Make Yogurt- A Better Way

Do you like yogurt, but not all of the sugar in the commercial varieties?  Would you rather not eat the kosher gelatin they put in the sugar-free ones?  Do you want to re-create the breakfast yogurts they had in the '80s? (I will get to this in a later post.)  Have you tried making it, but it comes out all runny and you might as well drink it?  If so, try the recipe posted below.

I used to use the standard four-cups-of-milk recipe, and except for the time I added some agar flakes to the milk, it was really too runny to call yogurt, especially after mixing anything into it.  I still ate it, but was ashamed of the abject failure.

But this recipe really works.  I swear.

Thick Homemade Yogurt
From Vegetarian Cooking, from the folks at Sunset (ISBN 0-376-02911-0), p. 47.



2 Cups low-fat milk (or, go crazy and use something with more fat in it. Someday I will make yogurt with cream.)
1 1/3 Cups dry milk powder (That's 111g for metric users.  I didn't think to weigh the other stuff.)
1 1/4 Cups water
1/4 Cups commercial yogurt (or home grown, or cultures)

Heat the milk to 185° F. You can do this on the stove, or in the microwave.  My old-fashioned microwave oven has a temperature probe (see Figure 1).  I set the temp. and press go.  Just in case your microwave oven is a tad newer, I timed how long it took - 5:43 minutes (I assume on HIGH).  Remove from heat/oven; discard skin. 

Figure 1

Meanwhile, combine milk powder and water, stir to dissolve.

Combine the hot and cold milk into one container.  I don't think it matters whether hot goes into cold, or cold into hot.  I use the container for the yogurt maker, but if you've got a multi-pot maker, a four-cup measuring cup or any bowl should work for mixing everything together before you divide it up.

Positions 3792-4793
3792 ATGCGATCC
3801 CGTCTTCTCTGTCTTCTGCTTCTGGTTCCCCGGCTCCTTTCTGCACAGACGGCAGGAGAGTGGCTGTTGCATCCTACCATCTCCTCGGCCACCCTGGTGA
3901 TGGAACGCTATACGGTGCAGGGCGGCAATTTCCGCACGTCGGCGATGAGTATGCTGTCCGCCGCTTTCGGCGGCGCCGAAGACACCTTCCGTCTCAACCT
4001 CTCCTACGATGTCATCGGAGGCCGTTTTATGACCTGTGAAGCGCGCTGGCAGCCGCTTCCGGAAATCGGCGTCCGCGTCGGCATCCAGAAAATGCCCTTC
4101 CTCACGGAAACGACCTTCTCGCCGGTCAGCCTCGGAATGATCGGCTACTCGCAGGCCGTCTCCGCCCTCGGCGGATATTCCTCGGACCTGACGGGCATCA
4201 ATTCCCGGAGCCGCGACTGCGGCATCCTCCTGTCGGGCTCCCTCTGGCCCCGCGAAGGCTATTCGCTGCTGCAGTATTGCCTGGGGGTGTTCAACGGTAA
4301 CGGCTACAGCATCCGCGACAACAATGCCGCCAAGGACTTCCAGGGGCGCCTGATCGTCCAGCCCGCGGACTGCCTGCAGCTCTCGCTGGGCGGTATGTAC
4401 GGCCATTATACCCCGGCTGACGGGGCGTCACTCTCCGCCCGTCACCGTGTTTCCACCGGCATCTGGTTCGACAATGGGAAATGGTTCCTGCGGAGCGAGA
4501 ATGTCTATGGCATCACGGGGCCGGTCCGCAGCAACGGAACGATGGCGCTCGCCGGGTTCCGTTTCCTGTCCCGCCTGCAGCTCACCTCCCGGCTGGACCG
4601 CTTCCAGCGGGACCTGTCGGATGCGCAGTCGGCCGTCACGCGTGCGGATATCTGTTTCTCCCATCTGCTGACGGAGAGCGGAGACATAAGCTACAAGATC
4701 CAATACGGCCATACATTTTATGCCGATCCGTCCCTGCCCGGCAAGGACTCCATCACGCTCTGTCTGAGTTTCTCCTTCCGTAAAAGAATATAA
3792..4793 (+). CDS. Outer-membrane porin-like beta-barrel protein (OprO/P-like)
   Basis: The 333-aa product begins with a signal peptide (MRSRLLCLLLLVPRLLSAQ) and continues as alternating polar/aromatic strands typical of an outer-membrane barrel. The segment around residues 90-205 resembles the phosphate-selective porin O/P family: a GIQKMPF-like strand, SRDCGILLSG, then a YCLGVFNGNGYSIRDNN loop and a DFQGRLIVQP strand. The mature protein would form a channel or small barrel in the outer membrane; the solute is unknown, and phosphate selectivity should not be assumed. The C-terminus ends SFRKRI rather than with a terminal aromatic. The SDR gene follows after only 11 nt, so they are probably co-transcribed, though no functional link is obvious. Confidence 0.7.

Hook the thermometer to the side of your container, and position it so it's in the milk but not touching the bottom (see figure 2).  And wait for the temperature to get to 115° F.  This can take awhile (~15 min.).  Just don't forget about it.

Figure 2

Once it hits the magic temperature, add the yogurt cultures.  Stir this around so it is homogeneous.
Put container in the maker and incubate for 8-10 hours (the book says 3.5-5 hours, but I've had good luck with 8.)

Chill it in the refrigerator before using.

    Sometimes the yogurt comes out a little stringy.  I don't really know why this happens, and it is a little disconcerting.  As long as it tastes ok, I just mix this not-quite-right stuff with some of the store-bought stuff to use it up.

    For flavorings and mix-ins, you can do whatever you want.  I might deal with some specifics in a later post.

    N.B.:  The book provides the nutritional breakdown, so I will too:  Per 1/2-cup serving of the low-fat style:  7g protein, 10g carbs, 8mg chol., 81 calories. 

    Edited by me so it didn't look so stupid and was easier to read. -TB